> they were used consistenty these names are acceptable.
An aesthetic difference. They should all be non-members anyway so
you can inject your own brief names.
>> * prod should be named operator*; this is a linear algebra library
>> after all.
> Oh, there has been much ink spent on this! Joerg argues against
> operator* for two reasons I think. a) operator* brings an
> expectation of commutativity and this is not the case in linear
Then I suppose you also have an expectation that
can always be rewritten as
> b) The are many products (inner,outer,element) and there
> should be a clarity of naming.
If element product is what I think it is, it should use operator*
also. I don't believe outer matrix product belongs in a linear
algebra library, but if you are going to do it you should use some
other function name. Nobody has any confusion over the meaning of
k j x A B
where k and j are real, x is a vector, and A, B are matrices when they
see it in mathematics. In fact the uBlas overview uses this exact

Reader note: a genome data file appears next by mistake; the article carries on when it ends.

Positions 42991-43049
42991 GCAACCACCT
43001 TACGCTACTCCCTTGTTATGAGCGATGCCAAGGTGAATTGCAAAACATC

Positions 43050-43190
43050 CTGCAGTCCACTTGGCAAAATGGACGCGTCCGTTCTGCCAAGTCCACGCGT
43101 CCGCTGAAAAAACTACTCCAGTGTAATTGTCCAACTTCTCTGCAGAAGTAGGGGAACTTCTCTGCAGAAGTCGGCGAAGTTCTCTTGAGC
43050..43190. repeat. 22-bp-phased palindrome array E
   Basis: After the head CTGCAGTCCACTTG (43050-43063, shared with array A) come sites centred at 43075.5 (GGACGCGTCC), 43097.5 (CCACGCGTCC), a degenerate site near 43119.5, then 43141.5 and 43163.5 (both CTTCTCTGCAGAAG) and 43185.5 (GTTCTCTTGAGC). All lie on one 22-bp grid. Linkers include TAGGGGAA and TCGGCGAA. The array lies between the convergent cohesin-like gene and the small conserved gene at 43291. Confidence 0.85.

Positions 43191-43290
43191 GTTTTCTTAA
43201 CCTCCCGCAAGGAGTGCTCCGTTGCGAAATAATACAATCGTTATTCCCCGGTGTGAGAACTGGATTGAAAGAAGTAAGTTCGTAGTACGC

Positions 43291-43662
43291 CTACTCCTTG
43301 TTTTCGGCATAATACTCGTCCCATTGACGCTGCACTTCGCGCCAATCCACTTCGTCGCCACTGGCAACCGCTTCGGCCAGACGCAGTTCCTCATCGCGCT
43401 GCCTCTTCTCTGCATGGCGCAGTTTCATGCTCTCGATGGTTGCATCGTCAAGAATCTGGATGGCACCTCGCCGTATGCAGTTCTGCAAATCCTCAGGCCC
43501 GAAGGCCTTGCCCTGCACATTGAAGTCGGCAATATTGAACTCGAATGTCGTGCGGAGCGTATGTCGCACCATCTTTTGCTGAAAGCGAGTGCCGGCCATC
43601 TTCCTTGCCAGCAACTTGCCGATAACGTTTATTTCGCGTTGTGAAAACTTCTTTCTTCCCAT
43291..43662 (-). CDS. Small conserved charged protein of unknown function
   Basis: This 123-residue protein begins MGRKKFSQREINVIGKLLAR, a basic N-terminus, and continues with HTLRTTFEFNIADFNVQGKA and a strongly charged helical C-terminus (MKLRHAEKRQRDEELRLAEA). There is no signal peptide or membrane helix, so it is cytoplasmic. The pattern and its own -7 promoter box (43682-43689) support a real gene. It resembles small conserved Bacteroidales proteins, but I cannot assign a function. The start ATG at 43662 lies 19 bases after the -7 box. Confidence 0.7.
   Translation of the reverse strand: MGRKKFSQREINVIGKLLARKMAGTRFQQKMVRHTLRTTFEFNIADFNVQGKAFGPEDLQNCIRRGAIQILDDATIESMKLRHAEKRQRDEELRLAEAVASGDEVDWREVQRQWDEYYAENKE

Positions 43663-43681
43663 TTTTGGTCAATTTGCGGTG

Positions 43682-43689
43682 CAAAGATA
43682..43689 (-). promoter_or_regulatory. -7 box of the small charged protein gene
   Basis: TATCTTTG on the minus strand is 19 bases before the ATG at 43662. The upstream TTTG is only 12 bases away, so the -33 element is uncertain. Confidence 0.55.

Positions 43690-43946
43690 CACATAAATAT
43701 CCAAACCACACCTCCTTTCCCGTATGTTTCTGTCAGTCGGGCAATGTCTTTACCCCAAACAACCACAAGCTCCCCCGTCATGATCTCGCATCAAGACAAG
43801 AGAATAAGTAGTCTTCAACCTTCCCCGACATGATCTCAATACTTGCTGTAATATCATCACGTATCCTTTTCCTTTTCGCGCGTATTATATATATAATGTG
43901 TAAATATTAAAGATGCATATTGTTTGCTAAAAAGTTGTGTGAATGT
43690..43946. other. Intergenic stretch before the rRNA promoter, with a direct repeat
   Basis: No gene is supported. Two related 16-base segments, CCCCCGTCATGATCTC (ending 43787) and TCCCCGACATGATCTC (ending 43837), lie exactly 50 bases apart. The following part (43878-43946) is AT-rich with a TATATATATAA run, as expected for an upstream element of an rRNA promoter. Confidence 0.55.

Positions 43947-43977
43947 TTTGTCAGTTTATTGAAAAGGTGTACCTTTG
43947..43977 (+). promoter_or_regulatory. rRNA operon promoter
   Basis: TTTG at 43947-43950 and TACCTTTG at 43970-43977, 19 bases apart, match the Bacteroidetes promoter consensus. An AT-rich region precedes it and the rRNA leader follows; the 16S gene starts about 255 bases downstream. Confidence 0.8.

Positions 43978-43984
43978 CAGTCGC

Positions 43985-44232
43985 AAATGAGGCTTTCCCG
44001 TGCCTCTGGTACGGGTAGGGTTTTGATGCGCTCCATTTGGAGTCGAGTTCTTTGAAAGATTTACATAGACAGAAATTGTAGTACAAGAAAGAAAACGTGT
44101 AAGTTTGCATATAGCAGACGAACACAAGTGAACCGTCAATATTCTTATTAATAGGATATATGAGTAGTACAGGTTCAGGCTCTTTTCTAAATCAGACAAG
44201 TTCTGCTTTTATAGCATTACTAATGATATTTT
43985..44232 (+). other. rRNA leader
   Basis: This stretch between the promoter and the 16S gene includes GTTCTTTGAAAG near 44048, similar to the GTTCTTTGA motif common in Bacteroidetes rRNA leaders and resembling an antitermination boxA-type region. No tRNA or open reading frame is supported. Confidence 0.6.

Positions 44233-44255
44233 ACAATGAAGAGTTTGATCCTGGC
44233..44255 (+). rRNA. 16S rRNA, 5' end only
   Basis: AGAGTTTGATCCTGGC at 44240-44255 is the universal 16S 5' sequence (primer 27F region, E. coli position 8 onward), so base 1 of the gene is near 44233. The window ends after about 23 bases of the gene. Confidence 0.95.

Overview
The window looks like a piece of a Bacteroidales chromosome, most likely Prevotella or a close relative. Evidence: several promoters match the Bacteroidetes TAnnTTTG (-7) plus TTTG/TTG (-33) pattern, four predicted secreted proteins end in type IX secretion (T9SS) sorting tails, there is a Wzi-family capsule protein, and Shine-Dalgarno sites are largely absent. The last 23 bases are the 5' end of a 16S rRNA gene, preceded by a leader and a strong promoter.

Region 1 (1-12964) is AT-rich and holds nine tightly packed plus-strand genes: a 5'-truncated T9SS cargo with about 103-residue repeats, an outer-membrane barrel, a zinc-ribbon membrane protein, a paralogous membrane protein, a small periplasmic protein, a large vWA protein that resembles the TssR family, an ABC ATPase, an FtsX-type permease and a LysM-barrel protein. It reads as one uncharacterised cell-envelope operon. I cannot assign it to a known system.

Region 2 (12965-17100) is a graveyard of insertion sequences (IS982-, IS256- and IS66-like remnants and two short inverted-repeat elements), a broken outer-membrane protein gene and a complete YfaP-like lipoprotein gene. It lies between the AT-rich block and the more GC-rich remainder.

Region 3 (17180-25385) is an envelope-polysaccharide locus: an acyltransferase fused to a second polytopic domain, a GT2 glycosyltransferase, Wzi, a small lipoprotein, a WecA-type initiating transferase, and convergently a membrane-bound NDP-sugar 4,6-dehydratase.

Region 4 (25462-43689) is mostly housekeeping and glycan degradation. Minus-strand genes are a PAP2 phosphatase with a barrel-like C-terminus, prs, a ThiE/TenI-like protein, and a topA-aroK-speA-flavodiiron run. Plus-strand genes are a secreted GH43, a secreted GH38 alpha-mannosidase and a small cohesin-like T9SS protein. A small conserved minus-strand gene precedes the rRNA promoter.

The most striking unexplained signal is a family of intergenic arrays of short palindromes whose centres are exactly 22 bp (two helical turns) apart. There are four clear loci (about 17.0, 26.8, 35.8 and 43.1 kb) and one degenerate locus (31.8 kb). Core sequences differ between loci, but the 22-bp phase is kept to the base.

notation. There should be no problem replacing whitespace by *. More
importantly, that multiplication is the *same* operation in many
cases: the set of matrices forms a Ring in the same way that the set
of reals does, so there should be a generic operation for multiplying
the elements of rings.
>> * Matrix/Vector concept/class interfaces are way too "fat" and need to
>> be minimized (e.g. rbegin/rend *member* functions should be
> Interesting. Certainly the fatness is a worry. I think rbegin/rend
> need to stay as members as this is part of the Reversible Container
Whose Reversible Container concept? If uBlas has one it should be
changed to use nonmembers, to minimize the amount of redundant
interface required to satisfy it.
BTW does anything in uBlas actually _use_ that concept? If not, maybe